Although cancer in children is rare, it is the No. 1 cause of death from disease among children in the United States. There are many types of childhood cancer, each requiring various treatments or combinations of treatments. Through the combined efforts of pediatric cancer specialists and extensive research in the field, real advances have been made in the treatment of childhood cancer. However, much remains to be accomplished and you can be a part of this effort.
The Mississippi Children's Cancer Center at Batson Children's Hospital is the only center in the state providing comprehensive care for children with cancer or blood-related diseases. Completed in 1991 and made possible by the fundraising efforts of the Junior League of Jackson, the center is designed to provide outpatient care needs for children with cancer, sickle cell and other blood diseases.
The 17,750 square-foot facility includes patient care areas and laboratory research facilities. There are eight examining rooms, two treatment rooms, a chemotherapy administration room, and a large, comfortable chemotherapy observation room lined with windows affording patients a view outside. There are separate waiting room and play areas, where volunteers can play with the children and interact with families.
At the Mississippi Children's Cancer Center, we have cared for more than 1,500 children with cancer. Currently, we follow approximately 800 children with cancer, including those receiving therapy and those being monitored after completing therapy.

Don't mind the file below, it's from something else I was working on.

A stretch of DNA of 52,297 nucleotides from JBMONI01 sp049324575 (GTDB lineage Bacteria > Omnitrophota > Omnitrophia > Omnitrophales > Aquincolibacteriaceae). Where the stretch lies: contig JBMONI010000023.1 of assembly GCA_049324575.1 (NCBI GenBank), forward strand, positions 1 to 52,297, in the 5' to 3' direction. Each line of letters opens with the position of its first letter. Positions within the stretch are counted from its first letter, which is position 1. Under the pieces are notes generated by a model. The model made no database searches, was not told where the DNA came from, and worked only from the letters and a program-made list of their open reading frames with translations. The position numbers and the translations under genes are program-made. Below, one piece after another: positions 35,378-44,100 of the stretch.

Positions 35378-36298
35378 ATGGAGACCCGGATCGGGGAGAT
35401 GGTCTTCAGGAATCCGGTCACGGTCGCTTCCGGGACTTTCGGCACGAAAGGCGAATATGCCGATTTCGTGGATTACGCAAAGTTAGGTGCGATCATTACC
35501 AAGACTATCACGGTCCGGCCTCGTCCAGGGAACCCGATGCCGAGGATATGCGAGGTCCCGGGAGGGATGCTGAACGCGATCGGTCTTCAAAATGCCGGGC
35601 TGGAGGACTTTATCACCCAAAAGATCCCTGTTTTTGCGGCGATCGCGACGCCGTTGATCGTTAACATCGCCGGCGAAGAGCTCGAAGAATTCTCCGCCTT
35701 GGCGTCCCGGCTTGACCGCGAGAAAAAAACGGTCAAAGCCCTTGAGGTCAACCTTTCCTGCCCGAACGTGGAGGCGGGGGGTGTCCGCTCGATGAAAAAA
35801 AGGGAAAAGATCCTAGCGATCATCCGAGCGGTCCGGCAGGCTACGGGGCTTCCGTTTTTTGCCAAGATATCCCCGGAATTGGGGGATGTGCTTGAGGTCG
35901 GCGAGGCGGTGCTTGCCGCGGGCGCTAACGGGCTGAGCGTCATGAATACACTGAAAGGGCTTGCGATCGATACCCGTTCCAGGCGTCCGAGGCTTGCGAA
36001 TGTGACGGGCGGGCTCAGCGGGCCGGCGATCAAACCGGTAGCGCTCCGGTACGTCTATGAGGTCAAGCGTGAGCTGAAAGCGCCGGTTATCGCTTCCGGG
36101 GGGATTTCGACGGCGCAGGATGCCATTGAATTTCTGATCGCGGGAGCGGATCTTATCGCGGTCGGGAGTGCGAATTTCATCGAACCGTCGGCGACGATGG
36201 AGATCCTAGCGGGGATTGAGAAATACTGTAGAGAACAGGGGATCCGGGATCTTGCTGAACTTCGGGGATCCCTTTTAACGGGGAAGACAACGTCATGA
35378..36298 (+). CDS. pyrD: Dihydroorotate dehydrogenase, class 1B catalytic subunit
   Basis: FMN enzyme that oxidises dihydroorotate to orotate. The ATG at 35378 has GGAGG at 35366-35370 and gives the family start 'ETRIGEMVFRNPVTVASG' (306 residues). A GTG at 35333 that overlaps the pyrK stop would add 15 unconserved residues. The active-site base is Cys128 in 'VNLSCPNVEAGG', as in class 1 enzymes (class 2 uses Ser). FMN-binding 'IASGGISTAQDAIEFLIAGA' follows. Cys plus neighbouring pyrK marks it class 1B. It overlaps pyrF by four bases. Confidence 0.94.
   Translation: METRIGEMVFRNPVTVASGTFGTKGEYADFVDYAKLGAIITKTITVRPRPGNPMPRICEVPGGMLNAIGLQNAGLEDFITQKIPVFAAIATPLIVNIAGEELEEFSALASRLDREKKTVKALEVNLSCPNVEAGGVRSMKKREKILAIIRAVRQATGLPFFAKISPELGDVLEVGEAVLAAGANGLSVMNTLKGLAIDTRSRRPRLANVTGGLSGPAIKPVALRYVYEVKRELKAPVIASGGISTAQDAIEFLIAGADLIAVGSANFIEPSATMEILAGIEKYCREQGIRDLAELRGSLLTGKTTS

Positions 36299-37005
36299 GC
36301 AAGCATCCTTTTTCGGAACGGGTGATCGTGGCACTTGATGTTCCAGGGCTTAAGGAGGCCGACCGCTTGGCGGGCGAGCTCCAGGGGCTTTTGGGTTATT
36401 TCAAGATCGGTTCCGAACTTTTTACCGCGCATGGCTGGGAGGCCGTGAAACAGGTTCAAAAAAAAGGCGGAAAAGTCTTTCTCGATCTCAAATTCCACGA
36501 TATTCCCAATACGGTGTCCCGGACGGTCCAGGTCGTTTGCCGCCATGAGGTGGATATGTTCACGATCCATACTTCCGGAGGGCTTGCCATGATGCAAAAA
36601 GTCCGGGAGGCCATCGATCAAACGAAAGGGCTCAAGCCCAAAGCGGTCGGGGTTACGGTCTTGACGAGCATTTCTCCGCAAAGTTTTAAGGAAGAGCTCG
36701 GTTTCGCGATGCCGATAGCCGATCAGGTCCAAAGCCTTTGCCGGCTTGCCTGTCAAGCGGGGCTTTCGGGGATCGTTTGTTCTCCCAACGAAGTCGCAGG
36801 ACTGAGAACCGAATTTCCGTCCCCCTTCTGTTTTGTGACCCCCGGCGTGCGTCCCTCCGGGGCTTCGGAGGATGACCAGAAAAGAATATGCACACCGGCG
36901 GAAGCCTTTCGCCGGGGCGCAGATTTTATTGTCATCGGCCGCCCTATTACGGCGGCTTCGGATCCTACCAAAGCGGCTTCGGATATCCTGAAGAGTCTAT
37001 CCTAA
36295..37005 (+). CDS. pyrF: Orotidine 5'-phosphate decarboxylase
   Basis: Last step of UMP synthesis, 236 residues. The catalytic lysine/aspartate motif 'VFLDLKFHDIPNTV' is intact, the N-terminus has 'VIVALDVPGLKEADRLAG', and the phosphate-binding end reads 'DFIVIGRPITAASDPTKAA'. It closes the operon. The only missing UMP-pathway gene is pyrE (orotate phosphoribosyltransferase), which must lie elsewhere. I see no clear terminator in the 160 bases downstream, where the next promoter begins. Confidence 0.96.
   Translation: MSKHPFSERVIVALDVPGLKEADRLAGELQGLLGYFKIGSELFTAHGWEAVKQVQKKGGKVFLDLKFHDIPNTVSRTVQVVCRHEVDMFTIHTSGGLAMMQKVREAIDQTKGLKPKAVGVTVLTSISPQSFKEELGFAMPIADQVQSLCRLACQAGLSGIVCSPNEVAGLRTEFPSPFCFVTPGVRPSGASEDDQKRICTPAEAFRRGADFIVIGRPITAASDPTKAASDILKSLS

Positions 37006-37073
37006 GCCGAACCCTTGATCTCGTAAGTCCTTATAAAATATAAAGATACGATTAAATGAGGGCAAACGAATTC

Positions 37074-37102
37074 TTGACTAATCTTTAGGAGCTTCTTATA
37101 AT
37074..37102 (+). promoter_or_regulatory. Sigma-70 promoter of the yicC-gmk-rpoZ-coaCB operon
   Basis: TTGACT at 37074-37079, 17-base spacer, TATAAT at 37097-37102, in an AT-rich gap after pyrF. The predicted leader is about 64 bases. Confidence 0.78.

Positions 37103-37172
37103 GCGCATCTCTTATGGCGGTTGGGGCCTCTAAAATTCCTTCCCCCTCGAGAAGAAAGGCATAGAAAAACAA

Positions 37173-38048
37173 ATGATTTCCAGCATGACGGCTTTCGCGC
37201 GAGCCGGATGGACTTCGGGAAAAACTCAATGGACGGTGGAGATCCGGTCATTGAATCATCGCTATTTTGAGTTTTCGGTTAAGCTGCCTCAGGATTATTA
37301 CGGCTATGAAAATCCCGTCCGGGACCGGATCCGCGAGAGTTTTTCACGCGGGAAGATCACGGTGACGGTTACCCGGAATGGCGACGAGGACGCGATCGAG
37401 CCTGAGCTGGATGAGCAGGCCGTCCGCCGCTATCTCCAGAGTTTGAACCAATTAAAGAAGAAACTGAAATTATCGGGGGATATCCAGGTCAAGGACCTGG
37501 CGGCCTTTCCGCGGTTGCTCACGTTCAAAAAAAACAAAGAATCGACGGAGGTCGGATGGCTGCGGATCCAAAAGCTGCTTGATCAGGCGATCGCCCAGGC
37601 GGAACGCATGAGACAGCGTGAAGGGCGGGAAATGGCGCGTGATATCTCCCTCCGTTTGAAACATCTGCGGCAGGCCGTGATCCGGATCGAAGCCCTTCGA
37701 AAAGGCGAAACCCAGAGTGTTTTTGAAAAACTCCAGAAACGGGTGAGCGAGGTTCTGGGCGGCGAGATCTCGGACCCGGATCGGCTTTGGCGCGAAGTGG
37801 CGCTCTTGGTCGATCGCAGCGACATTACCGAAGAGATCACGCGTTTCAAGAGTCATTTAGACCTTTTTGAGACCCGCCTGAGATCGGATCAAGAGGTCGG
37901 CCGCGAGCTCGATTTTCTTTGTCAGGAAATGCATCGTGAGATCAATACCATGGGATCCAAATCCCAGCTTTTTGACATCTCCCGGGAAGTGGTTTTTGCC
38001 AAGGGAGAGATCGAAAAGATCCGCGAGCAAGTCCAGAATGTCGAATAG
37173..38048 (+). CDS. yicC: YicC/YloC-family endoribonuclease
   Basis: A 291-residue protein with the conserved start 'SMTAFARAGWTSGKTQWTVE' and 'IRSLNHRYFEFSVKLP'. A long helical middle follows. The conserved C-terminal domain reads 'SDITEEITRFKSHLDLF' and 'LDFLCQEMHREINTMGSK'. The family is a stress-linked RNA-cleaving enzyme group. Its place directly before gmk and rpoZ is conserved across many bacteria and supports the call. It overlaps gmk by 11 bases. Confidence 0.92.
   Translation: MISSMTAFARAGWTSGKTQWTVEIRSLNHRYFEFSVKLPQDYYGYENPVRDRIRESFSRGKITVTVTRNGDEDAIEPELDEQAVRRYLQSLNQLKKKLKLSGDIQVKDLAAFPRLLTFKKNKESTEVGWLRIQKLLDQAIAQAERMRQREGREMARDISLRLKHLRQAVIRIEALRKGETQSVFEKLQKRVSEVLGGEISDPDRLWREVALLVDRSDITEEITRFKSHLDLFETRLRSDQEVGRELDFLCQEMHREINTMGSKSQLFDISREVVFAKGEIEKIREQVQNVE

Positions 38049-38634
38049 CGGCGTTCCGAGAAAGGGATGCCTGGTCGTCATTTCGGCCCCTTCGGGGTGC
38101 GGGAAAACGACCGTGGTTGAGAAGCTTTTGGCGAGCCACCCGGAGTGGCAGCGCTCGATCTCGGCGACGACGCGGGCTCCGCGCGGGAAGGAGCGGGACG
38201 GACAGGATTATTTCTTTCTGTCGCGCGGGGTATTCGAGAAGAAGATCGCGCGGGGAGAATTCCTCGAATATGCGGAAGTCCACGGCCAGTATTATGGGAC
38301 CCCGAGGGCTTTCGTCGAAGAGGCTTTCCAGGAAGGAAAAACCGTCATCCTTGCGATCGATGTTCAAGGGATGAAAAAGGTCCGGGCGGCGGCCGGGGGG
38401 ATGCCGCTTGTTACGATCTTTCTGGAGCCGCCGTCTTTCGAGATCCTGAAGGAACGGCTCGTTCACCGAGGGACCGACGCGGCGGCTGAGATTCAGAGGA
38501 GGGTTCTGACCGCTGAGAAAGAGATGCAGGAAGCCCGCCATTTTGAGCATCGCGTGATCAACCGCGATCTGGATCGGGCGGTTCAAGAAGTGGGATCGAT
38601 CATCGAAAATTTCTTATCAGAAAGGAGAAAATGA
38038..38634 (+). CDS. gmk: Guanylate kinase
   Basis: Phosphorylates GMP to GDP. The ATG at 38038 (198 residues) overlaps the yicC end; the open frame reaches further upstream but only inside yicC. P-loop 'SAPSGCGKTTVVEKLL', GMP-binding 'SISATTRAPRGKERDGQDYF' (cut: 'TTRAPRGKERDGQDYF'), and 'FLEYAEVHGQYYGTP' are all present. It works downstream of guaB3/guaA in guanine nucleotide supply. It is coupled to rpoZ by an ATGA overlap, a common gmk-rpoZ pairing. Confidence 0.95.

Our mission at the Mississippi Children's Cancer Center is to improve children's health through scientific discoveries attainable by conducting cutting edge research and translating the discoveries into clinical care.
Our multidisciplinary Pediatric Oncology Clinical and Translational Research team is led by Dr. Gail Megason, director of the Children's Cancer Center, and professor and executive vice chair of Pediatrics. The creation of our multidisciplinary collaborative research team was motivated by the realization that team science and completely new strategies are needed if we are to develop novel curative therapies and early interventions for all childhood cancers. We hope to rapidly develop more precise and effective treatments based on the unique characteristics of each child's tumor and genomic make up. Our research team has deep expertise in the most lethal pediatric cancers, and are combining their experience and commitment to a sustained effort to improve cure rates.
Our team applauds each of the patients who step forward to participate in research and clinical trials. Without patients who generously commit their time to participate in research and clinical trials, scientific advances would grind to a halt and development of novel therapeutic strategies would be inconceivable.